141
issue
10
pages
8 pages
publisher
John Wiley & Sons
external identifiers
  • scopus:85026435547
  • wos:000411057400003
ISSN
0020-7136
DOI
10.1002/ijc.30894
language
English
LU publication?
yes
id
6fd17c77-029a-4ad1-887e-d2e396401cf9
date added to LUP
2017-11-22 08:57:06
date last changed
2018-05-29 11:00:51
@article{6fd17c77-029a-4ad1-887e-d2e396401cf9,
  abstract     = {<p>Findings on the association between alcohol consumption and bladder cancer are inconsistent. We investigated that association in the European Prospective Investigation into Cancer and Nutrition cohort. We included 476,160 individuals mostly aged 35–70 years, enrolled in ten countries and followed for 13.9 years on average. Hazard ratios (HR) for developing urothelial cell carcinoma (UCC; 1,802 incident cases) were calculated using Cox proportional hazards models. Alcohol consumption at baseline and over the life course was analyzed, as well as different types of beverages (beer, wine, spirits). Baseline alcohol intake was associated with a statistically nonsignificant increased risk of UCC (HR 1.03; 95% confidence interval (CI) 1.00–1.06 for each additional 12 g/day). HR in smokers was 1.04 (95% CI 1.01–1.07). Men reporting high baseline intakes of alcohol (&gt;96 g/day) had an increased risk of UCC (HR 1.57; 95% CI 1.03–2.40) compared to those reporting moderate intakes (&lt;6 g/day), but no dose–response relationship emerged. In men, an increased risk of aggressive forms of UCC was observed even at lower doses (&gt;6 to 24 g/day). Average lifelong alcohol intake was not associated with the risk of UCC, however intakes of spirits &gt; 24 g/day were associated with an increased risk of UCC in men (1.38; 95% CI 1.01–1.91) and smokers (1.39; 95% CI 1.01–1.92), compared to moderate intakes. We found no association between alcohol and UCC in women and never smokers. In conclusion, we observed some associations between alcohol and UCC in men and in smokers, possibly because of residual confounding by tobacco smoking.</p>},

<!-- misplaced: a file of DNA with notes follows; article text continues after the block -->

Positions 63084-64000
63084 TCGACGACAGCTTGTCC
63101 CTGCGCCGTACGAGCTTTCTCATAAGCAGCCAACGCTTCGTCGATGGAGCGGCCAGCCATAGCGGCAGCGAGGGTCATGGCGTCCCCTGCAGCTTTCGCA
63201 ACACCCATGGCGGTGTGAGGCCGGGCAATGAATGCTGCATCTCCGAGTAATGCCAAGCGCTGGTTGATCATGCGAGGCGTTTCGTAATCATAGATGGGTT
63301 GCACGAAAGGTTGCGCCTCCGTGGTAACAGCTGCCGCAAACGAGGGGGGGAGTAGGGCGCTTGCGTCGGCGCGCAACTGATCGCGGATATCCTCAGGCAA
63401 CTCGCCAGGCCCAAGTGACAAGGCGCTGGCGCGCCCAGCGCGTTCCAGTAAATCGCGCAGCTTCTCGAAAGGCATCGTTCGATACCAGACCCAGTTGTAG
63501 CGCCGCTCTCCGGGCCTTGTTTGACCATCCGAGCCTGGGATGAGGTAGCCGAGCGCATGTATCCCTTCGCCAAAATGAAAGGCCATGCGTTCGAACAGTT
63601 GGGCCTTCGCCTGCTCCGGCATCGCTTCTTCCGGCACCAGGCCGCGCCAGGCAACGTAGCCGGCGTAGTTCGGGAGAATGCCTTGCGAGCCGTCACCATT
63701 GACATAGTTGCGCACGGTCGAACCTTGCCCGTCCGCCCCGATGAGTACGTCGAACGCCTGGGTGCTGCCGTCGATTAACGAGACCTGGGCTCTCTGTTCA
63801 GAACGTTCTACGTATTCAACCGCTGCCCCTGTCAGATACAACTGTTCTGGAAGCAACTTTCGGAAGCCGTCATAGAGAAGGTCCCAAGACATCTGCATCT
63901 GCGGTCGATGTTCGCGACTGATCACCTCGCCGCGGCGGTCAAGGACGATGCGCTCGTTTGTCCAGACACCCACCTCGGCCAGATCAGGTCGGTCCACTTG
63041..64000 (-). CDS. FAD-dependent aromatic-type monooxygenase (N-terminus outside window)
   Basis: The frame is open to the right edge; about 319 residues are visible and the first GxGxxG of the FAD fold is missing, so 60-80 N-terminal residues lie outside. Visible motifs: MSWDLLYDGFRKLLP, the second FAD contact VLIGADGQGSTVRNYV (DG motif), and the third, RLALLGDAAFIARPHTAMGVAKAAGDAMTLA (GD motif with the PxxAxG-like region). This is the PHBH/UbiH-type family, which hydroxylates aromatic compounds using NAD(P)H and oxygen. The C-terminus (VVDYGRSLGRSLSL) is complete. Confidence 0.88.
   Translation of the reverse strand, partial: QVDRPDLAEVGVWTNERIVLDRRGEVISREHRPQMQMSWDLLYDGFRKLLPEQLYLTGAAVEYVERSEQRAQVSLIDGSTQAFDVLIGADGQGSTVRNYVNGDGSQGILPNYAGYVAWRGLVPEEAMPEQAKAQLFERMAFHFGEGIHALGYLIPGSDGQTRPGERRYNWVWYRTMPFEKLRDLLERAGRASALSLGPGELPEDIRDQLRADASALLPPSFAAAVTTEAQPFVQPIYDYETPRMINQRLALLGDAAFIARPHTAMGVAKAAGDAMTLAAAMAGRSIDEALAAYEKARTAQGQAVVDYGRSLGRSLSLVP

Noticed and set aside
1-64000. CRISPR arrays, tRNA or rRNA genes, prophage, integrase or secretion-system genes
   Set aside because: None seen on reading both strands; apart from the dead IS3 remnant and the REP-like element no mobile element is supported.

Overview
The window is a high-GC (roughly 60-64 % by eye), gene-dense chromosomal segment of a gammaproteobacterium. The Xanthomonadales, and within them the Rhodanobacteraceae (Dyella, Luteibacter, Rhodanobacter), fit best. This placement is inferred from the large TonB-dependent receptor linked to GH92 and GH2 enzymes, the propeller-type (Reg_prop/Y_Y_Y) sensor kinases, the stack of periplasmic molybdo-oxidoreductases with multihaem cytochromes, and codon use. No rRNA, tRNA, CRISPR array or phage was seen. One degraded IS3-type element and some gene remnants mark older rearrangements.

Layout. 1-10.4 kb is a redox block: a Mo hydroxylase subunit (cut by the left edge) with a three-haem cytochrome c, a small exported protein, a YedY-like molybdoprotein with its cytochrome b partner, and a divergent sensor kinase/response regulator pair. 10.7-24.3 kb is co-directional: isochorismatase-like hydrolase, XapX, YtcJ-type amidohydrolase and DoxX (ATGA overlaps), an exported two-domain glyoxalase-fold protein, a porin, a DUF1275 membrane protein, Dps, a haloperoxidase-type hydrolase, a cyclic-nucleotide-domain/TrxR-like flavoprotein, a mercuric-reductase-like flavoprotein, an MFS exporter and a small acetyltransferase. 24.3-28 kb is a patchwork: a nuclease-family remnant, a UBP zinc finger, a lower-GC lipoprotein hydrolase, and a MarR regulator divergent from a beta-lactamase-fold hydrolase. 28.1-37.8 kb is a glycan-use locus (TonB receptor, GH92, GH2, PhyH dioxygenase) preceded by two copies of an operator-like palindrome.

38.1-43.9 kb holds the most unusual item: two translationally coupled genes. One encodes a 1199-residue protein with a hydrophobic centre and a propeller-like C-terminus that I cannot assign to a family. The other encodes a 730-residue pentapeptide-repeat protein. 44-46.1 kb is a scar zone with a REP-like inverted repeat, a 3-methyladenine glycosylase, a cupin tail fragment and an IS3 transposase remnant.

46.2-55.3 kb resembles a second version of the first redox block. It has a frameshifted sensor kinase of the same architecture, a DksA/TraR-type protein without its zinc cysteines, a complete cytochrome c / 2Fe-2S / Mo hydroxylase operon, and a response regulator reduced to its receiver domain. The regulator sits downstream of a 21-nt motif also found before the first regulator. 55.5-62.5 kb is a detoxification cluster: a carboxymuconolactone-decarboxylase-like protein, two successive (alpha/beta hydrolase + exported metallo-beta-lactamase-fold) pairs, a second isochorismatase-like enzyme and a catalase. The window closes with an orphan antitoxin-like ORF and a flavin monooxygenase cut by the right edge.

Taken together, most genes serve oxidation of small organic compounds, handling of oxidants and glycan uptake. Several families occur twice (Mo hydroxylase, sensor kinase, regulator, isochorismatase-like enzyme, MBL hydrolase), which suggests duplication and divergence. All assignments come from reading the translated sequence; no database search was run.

author       = {Botteri, E. and Ferrari, P. and Roswall, N. and Tjønneland, A. and Hjartåker, A. and Huerta, J. M. and Fortner, R. T. and Trichopoulou, A. and Karakatsani, A. and La Vecchia, C. and Pala, V. and Perez-Cornago, A. and Sonestedt, E. and Liedberg, F. and Overvad, K. and Sánchez, M. J. and Gram, I. T. and Stepien, M. and Trijsburg, L. and Börje, L. and Johansson, M. and Kühn, T. and Panico, S. and Tumino, R. and Bueno-de-Mesquita, H. Bas and Weiderpass, E.},
  issn         = {0020-7136},
  keyword      = {alcohol,alcoholic beverages,bladder cancer,cancer stage,cohort study},
  language     = {eng},
  month        = {11},
  number       = {10},
  pages        = {1963--1970},
  publisher    = {John Wiley & Sons},
  series       = {International Journal of Cancer},
  title        = {Alcohol consumption and risk of urothelial cell bladder cancer in the European prospective investigation into cancer and nutrition cohort},
  url          = {http://dx.doi.org/10.1002/ijc.30894},
  volume       = {141},
  year         = {2017},
}